Sunday, August 30, 2015

   Garden of Mazes


    So I am sitting here today just thinking. Really. Thinking. The house is clean. The family has been helping out more. It’s not insanely hot out. I am surprisingly not in much pain though I am on a new short term pain med…  My cats are asleep on my legs. The purring is relaxing. What could I possibly find to write about today?
    And that’s the thing. This is today. The quintessential GOOD day we all wish for. They happen too. Different frequencies for all of us. Some get them weekly, some monthly. Some people get a run of good days in a row! Right now, this is my first in a while. So I am thinking: What do I do on my good day?
    You wouldn’t think this is such a difficult question would you? Get out and have some fun seems to be the obvious answer. And I have done that in the past! Gone on day trips with friends. Like the time we went to Seabreeze! And I had no parking pass back then so by the time we got to the gates I was a drippy, sweaty, out of breath mess who could not feel my legs. Literally. I was walking by rote memory. And sat down at the first chance I got and became that umbrella Nazi for the day moving my chair and then the entire table in an effort to ‘follow the shade’! I did win some of the games we played but went on no rides and couldn’t really enjoy the water park. And I took time to recover. Days.
    So I’ve tried the calm relaxation outing route: Shopping. Bear in mind that strolling a mall looking at stuff, maybe trying things on and stopping for a latte is what is usually portrayed as a ‘girl’s day’ shopping. Yeah. Usually. Not around here apparently because these ladies had agendas. I am surprised they did not have maps! I will out myself here. I am a shopaholic. Yes it exists. It is just like alcoholism and can get waaaaayyyy out of control. I no longer carry credit cards and try very hard to stick to budgets. So I know how to SHOP. I also no longer really enjoy it. I am hard to fit so trying anything on is a hastle. By the end of this trip, we had been in almost every store in this mall; a NEW, BIG mall. And I spent my budget-on a large framed piece of artwork that I then had to lug around. We did stop for lattes twice and I did get to rest when they all tried on clothes at every clothing store on the planet, but they picked out stuff for me which never fit and was a huge energy drain trying to get in and out of. That also cost me time to recover. And no one thinks of the pain that crops up over the next three days or so.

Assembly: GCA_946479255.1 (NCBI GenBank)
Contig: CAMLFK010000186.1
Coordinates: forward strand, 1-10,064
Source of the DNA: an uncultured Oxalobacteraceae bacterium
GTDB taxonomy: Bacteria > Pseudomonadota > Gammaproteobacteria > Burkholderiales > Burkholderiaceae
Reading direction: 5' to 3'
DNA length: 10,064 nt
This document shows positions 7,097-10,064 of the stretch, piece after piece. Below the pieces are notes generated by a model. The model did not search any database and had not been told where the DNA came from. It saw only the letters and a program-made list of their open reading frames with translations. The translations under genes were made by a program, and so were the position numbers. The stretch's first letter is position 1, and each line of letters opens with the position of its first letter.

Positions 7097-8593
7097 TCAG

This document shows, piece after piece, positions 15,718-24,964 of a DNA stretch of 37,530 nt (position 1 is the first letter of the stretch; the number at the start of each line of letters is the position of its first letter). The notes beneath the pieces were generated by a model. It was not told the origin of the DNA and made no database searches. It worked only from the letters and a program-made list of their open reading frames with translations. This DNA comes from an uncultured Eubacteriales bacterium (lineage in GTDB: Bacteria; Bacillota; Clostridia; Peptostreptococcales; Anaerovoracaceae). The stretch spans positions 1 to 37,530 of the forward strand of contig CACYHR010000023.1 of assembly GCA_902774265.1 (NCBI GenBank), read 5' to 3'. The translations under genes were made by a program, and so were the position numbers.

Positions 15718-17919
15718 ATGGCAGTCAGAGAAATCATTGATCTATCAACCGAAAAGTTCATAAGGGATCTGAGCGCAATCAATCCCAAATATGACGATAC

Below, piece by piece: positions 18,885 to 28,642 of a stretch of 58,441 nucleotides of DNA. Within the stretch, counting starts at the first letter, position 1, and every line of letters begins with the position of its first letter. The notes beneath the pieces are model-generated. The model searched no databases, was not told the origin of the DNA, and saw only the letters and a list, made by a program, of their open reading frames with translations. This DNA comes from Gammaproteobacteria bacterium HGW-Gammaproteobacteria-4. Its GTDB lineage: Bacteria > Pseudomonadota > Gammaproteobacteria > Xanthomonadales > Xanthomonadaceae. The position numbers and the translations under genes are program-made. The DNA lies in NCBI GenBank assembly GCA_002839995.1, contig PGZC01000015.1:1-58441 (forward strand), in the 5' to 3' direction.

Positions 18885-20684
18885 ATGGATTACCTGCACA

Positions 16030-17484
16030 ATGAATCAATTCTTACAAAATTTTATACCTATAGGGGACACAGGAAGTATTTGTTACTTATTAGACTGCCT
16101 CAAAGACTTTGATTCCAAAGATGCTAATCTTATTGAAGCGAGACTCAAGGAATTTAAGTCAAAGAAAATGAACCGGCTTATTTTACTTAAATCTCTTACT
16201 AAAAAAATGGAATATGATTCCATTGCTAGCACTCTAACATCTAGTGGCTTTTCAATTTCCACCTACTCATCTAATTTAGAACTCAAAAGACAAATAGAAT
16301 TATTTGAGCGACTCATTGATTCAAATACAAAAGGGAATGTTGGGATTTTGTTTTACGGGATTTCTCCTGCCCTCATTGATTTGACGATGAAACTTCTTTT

Then there are the good days we think ‘I’d better get stuff done!’. That little mantra we all want to believe because we all have that huge ball of guilt hiding somewhere inside of us. That mantra is not good. Let me tell you right now it was stuffed into us sometime between birth and age 5 when our moms were so sleep deprived they gave in to the evil elves in their heads and planted these life ruining ideas. Now that we are sick, these evil ideas tell us to use up our good days cleaning or running ourselves ragged getting stuff done we’ve put off because, well, Sjogren’s! I’ve done that and am honestly thinking that now. The family room needs some work. But I also know how much that has cost me in days as well.
    So the last option would seem most logical to most. Relax. Read. Draw. Enjoy nature. Watch a movie. Don’t do anything that will cost you days to recover from. You are enjoying a rare pain free day! Really enjoy it!
    Here’s the thing: All of us with these diseases know all too well that it doesn’t matter. Whatever we choose-we could very well wake up unable to move again tomorrow.

                                          So how would you choose?

Sharilynn Battaglia

Wednesday, August 26, 2015

Who Is Strong?

    What is strength? Society measures strength in terms of big muscles and poundage lifted. And when we set the bar down, even more steel is added or us to hoist. So strength in our society is usually determined by who can lift the most.
    But I think this idea is all wrong. Strength has very little to do with big, sweaty, man muscles and everything to do with the 7-10 pound pinkish gray lump of dense, twisty neurons packed into our brains. Strength is a set of chemicals acting in tandem to create a mindset that cannot be broken down.
    You may ask how I know this. Honestly, It’s not my strength I am writing about. To be honest, life has taken me to the level just below Potato Bug in recent week and I just cannot wait to find out what that actually is! My money is on Rosebug with the weird pincers that go for the ear… Anyway, The strength I am writing about can only be found among those that have no way out. Those with disabilities with no cure, those in chronic pain, and those whose minds are locked under a different code than the rest of us.